Chief Assistant Senior Principal Scientific Officer
Assistant (all Heads of Department) Principal Scientific Officer
Junior Assistants (Higher Grade) Senior Experimental Officer
Junior Assistants Most as Experimental Officers*
*One was regraded Assistant (Scientific) and another as Clerical Assistant
Nautical Almanac Staff
Old Grade New Grade
Superintendent (Chief Assistant) Senior Principal Scientific Officer
Assistant Principal Scientific Officer
Junior Assistants (Higher Grade) Senior Experimental Officer
Junior Assistants Experimental Officers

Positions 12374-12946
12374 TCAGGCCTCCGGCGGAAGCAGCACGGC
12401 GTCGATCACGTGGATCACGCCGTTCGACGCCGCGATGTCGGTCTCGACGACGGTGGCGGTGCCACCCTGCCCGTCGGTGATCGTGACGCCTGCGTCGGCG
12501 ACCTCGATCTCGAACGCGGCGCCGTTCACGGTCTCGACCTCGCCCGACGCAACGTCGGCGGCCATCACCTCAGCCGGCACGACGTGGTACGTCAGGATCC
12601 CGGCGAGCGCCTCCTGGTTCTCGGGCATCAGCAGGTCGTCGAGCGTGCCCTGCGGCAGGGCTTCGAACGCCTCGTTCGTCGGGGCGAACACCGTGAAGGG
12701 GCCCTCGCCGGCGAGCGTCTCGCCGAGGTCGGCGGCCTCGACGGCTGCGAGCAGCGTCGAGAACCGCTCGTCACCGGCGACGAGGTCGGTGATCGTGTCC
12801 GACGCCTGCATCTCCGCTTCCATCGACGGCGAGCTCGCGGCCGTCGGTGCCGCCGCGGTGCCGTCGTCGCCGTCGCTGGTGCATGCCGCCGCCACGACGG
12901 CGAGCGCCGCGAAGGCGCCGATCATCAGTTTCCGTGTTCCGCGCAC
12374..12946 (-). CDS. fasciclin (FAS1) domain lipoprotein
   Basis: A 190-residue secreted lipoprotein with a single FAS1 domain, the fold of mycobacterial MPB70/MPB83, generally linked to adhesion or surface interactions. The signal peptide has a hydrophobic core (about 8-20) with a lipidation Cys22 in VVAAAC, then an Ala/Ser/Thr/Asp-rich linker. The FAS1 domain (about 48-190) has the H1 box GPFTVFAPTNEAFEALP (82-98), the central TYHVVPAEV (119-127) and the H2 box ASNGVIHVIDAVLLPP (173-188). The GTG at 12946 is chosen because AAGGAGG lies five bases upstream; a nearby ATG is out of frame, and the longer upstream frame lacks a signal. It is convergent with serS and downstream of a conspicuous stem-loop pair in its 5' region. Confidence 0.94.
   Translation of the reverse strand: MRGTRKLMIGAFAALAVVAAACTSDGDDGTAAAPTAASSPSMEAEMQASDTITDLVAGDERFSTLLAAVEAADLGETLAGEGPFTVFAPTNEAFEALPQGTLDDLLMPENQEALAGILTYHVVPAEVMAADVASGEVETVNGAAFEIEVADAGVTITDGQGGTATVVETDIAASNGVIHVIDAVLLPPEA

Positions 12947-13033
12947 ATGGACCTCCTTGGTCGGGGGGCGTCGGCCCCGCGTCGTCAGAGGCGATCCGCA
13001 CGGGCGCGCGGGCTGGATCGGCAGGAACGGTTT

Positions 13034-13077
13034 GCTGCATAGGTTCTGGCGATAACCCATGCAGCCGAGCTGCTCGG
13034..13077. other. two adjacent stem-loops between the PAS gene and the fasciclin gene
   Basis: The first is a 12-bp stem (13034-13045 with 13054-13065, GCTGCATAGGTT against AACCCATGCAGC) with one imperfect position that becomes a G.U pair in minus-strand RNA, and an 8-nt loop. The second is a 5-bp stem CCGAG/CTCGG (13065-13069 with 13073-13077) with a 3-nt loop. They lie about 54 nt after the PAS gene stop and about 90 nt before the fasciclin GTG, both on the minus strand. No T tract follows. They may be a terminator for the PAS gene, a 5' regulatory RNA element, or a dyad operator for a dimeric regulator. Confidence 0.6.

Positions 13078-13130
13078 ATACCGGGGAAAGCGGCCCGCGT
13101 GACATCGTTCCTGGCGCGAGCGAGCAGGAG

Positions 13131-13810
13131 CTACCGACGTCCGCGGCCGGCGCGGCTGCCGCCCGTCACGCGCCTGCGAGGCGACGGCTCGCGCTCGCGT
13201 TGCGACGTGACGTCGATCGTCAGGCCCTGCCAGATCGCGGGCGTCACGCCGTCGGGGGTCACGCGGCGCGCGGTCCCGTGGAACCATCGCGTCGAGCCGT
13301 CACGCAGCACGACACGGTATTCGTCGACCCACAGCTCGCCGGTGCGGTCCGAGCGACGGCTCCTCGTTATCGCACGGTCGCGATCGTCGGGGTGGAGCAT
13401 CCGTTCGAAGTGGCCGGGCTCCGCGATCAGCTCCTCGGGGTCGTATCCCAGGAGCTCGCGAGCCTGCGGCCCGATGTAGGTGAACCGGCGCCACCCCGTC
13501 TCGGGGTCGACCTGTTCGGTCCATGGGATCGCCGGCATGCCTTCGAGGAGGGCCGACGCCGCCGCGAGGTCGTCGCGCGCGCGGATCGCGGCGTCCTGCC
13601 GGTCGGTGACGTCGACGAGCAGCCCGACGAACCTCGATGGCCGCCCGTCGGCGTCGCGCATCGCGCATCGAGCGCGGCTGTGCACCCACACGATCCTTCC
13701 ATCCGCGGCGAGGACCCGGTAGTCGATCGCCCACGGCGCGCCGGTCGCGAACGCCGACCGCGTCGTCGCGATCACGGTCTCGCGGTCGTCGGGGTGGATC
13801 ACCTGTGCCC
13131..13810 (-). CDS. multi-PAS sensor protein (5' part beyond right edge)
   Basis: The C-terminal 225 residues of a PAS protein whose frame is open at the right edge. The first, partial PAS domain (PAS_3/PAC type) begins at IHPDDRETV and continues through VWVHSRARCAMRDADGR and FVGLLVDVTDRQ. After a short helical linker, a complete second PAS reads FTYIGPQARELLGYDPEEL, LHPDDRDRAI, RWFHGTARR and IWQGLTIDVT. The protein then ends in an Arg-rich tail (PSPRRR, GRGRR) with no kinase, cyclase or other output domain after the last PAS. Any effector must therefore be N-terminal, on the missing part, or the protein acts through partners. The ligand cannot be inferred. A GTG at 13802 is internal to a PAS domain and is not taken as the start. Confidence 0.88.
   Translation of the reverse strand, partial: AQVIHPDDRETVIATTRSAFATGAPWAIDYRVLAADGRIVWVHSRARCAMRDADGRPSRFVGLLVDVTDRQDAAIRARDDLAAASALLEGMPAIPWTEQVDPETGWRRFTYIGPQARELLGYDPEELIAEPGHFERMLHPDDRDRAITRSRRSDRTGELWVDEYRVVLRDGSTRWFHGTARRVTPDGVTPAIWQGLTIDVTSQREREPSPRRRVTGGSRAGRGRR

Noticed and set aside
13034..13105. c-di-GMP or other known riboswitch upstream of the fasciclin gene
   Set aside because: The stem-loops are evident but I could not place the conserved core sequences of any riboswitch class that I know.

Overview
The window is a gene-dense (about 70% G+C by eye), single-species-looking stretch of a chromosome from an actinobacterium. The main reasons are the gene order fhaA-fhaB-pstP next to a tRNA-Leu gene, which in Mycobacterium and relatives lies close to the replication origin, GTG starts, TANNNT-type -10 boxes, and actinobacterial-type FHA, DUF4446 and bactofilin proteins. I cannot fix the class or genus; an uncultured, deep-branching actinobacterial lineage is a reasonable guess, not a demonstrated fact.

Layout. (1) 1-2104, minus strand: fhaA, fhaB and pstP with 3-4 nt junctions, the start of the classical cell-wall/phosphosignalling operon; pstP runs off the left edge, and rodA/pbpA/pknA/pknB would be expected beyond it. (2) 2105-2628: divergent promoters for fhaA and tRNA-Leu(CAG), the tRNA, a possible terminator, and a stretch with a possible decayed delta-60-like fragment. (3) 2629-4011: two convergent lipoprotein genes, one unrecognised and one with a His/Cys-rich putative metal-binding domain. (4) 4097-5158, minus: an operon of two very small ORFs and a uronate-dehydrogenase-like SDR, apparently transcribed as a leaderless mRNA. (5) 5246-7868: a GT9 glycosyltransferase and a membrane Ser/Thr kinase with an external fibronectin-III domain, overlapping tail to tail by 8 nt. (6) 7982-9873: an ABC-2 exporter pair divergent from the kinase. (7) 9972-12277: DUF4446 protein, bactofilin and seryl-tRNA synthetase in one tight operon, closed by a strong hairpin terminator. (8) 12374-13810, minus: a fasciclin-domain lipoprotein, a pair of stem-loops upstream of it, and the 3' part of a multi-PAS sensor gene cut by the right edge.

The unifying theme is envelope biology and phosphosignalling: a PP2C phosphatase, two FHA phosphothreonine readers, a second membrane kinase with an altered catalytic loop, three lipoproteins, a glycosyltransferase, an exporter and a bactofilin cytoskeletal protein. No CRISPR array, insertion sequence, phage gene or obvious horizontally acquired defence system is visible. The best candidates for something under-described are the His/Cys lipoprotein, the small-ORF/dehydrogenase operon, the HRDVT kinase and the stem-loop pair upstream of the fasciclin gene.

Following the resignation of Gold (one of the two Chief Assistants) in 1956, Atkinson (the other Chief Assistnat and his senior), was recommended for promotion on individual merit to the level of Deputy Chief Scientific Officer (DCSO). This was awarded in 1957, making Atkinson the first individual at the Observatory to hold a post at this level. After this, the use of the term Chief Assistant ceased to be used in staff lists published as part of the annual reports. It would appear that anyone at the grade of SPSO or above would in certain situations be referred to as a Chief Assistant – at least until 1967 when the formal post of Deputy Director was created. This included Gold’s successor Eggen. The only person to hold the post of Deputy Director during this period of the Observatory’s history was Hunter. When he was appointed Director in 1973, the post disappeared. Other staff however deputised when required until 1981 when Boksenberg was appointed Director and a full-time scientific administrator appointed. The post of Deputy Director seems to have reappeared with the move to Cambridge, when Paul Murdin held the post. It was held by Neil Parker at the time of the Observatory’s closure in 1998.